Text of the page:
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Tuesday, May 11, 2004
Another sortie to the States – both sides, this time – yielding an odd range of educational insights.

First and foremost, never mind Easy Rider and The Wild Bunch, we saw potholes the size of asparagus trenches on every major highway.

Anyone who dares to ride any kind of motorbike on the New Jersey Turnpike or most of the other roads we drove on is dicing with death at anything more than 20 mph. We may moan about the state of the M1 or the M4, but at least the road surface is not pitted and cratered like that.

Next came the dramatic realisation that America's beloved baseball could be every bit as dull to watch as cricket.

We'd seen highlights on TV, but they'd always consisted largely of people with oddly-spelled names (Andruw, Jaret, Derrek and Daryle) nonchalantly biffing and belting the ball over distant fences and high up into the crowd.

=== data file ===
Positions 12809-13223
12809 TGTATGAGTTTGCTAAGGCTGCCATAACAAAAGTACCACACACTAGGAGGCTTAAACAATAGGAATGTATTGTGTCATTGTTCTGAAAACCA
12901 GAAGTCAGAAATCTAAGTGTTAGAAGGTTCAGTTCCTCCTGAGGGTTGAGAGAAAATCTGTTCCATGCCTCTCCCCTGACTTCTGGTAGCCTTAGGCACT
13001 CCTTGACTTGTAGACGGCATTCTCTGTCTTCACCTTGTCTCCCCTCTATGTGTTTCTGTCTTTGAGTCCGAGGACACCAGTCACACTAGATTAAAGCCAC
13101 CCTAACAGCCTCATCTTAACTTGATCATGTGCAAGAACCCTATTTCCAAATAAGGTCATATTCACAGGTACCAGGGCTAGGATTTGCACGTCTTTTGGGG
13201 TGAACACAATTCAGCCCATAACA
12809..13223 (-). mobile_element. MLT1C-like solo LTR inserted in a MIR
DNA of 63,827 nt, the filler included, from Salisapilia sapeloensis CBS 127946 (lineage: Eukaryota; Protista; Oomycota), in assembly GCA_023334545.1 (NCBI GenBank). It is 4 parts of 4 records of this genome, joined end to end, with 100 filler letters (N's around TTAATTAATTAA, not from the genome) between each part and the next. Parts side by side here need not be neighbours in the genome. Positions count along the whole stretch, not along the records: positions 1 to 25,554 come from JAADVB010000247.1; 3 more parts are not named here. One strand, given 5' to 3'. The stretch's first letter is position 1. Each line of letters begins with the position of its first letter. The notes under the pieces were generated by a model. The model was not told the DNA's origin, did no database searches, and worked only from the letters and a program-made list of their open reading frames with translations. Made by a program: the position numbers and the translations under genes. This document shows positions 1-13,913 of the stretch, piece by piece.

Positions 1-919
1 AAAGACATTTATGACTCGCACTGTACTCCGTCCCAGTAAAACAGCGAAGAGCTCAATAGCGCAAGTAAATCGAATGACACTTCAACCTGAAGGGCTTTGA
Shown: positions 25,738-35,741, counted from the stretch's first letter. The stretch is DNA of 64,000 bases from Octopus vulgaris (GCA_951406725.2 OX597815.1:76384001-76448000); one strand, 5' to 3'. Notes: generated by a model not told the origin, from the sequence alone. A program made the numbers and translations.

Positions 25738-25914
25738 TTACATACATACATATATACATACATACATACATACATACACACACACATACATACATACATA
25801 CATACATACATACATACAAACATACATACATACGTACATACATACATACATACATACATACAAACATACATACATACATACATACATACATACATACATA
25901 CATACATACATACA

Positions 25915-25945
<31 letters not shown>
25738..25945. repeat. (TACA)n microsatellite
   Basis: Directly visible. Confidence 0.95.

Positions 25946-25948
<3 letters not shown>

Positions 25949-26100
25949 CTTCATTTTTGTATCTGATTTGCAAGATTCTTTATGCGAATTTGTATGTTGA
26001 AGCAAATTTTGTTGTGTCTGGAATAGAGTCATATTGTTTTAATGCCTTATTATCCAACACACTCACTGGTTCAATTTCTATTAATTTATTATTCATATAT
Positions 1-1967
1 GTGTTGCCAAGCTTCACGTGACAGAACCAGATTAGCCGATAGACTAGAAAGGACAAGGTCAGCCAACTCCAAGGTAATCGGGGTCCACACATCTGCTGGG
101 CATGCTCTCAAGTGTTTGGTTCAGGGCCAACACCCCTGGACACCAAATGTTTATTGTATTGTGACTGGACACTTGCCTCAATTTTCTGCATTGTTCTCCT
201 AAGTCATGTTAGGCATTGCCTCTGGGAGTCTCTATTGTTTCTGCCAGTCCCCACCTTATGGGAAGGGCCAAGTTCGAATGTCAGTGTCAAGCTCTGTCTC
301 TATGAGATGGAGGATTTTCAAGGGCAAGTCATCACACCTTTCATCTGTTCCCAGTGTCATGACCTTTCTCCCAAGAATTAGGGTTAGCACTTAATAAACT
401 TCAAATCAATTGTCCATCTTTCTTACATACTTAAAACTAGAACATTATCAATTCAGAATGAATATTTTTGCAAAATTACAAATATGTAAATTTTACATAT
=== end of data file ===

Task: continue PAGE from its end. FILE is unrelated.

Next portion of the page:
What we hadn't seen were the tense, finely balanced matches where the triumphant 1-0 winners manage no home runs in the full nine innings. That is about as exciting as one-nil to the Arsenal was in the bad old pre-French days.

But the third revelation was that it was really true that Americans don't understand the word "fortnight".

We'd been dimly, editorially aware of this for some time. But the stunned, blank incomprehension when we mentioned that we'd be in the US for a fortnight was a wonder to behold.

The assembled audience could not have been more baffled if we'd lapsed into full Shakespearean mode and said that we'd return a sennight hence.

Even the pedant's plodding explanation – fortnight, fourteen nights, sennight, a week – hardly seemed to help. The clear implication was that we were dredging up some archaic English term just to confuse them and hide the fact that we'd really be there for two weeks.

So, an interesting trip. And proof, once again, that travel's mind-broadening influence works in mysterious and ambiguous ways. For once, after half a month on the road, home seemed quite a good place to live and work.  
The live blog for everybody who lives and dies by the word. The UK's top guide to editing better and getting more respect for it is at www.e-editor.co.uk.

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